Hoopla: Boy do I love Hoopla.  They have an outstanding selection of comics and audiobooks and the app is fairly well designed.  The main reason I don’t use comiXology more often is because I can get most of the content I want through Hoopla (I mostly read Image and Boom comics these days — if you’re primarily a Marvel reader, you won’t be a happy as I am with Hoopla).  The app’s guided view for reading comics isn’t quite as good as comiXology, but it’s close.  My biggest complaint is that their audiobook player doesn’t allow you to view and jump between chapters – but it’s hard to complain too much about a product that’s completely free.  That’s right, Hoopla is a library-connected app, so that means all the content is free.

OverDrive:  Maybe you’ve heard our fearless leader, Kenny, talk about OverDrive before on the podcast (seriously, Kenny is the best non-librarian OverDrive advocate I’ve ever seen).  OverDrive is pretty much the king of digital content management at public libraries – it has e-books, e-comics, e-audiobooks, e-everything.  I use the app primarily for audiobooks.  For most of my life, listening to an audiobook meant checking out a box of 20+ CDs at the library, and there was usually one CD missing.  Streaming/downloadable audiobooks are SO MUCH BETTER.  In my experience, there’s a bit of a learning curve with the OverDrive app, but once you get the hang of it you’re set.  Best of all, since this is a library connected app, everything is free!

Litsy: This one’s a bit different.  Litsy is a social media platform for people who love books — it’s a little like Instagram, if people only posted about books.  It also features the NICEST community of users I’ve ever run across on the internet.  Where Goodreads has a reputation for authors and fans occasionally attacking other users for giving books poor ratings and reviews, Litsy is overwhelmingly positive.  There’s also a gamification component to Litsy – you gain “Litfluence” when other users like or comment on your posts.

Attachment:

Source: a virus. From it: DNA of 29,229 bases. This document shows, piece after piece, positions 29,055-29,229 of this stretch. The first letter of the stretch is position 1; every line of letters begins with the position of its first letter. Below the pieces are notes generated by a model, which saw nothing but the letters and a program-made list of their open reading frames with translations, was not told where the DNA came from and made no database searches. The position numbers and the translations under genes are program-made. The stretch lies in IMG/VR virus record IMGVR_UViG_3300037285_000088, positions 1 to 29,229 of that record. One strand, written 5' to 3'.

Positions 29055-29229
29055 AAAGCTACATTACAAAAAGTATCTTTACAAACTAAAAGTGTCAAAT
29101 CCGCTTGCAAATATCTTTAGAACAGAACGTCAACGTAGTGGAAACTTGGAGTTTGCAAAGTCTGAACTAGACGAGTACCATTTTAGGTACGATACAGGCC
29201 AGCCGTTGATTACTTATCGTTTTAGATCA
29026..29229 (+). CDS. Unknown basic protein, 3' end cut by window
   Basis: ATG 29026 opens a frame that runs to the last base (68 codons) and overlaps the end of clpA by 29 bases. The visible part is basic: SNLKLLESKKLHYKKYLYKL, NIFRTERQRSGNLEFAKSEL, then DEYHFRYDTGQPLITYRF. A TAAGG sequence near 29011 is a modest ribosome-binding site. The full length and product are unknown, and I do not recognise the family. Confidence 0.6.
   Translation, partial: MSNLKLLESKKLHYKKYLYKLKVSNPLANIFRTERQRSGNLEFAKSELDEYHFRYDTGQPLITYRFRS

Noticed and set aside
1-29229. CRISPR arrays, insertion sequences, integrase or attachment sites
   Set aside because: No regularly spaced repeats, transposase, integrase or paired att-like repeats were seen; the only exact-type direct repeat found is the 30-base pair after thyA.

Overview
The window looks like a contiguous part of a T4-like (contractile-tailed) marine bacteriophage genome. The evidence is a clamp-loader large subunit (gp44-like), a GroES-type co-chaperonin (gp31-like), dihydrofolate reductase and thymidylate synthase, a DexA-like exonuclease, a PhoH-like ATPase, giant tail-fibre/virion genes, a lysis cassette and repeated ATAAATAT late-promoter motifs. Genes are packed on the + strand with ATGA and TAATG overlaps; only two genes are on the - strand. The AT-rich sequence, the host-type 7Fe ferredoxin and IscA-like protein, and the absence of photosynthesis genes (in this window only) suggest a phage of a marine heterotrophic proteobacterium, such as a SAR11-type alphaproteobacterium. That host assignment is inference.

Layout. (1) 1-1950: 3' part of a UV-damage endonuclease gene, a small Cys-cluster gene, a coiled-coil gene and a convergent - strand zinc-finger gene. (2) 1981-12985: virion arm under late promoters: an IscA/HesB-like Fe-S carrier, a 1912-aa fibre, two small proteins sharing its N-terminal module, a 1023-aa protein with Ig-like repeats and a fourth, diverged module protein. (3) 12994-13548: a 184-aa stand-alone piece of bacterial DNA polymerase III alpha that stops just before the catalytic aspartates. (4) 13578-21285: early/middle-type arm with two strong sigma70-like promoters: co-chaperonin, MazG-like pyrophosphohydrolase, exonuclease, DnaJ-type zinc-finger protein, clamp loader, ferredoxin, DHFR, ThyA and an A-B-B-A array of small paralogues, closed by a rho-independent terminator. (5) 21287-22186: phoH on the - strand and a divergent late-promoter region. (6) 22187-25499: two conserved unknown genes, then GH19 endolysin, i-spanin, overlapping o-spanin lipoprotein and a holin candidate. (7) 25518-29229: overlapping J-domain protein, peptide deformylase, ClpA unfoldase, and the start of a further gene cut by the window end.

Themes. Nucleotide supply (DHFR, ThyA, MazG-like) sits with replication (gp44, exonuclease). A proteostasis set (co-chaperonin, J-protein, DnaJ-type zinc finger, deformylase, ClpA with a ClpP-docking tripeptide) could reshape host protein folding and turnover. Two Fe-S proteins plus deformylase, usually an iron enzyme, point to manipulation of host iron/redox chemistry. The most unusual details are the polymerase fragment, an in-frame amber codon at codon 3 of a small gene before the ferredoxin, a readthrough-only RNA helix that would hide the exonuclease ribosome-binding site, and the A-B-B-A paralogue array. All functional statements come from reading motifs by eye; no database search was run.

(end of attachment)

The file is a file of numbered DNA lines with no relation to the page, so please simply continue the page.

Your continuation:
Audible: If I can’t find the audiobook that I want for free on Overdrive or Hoopla, Audible is sure to have it.  I don’t have my own Audible account, I just mooch off my boyfriend’s — the app is great for sharing content over multiple devices if you’re willing to share your log-in info.  The content on Audible isn’t free; once you sign up for an account (first month free, $14.95/month thereafter) you receive monthly credits that can be used toward purchasing audiobooks.  One of my favorite things about the Audible app is that it lets you listen to a fairly long preview of a book before you buy it cause there is nothing worse than an audiobook with a narrator that you can’t stand.

Kindle: There are also apps for Kobo and Nook, but I’m a Kindle user, so that’s what I have on my phone.  Honestly, I don’t use this app very frequently – the whole reason I got an e-ink Kindle was to avoid staring at a bright screen while reading.  I don’t read eBooks on my phone very often, but I know lots of folks who do – it is inarguably convenient.  One of my favorite things about the app is that it’s great at managing content between devices – I can pick up reading my current book on my phone at the exact spot I stopped reading on my Kindle.

So Dragons, what bookish apps do you use?  Let me know in the comments!

Until next time, find the stories that make you stronger. #WorkOutNerdOut
♥Karen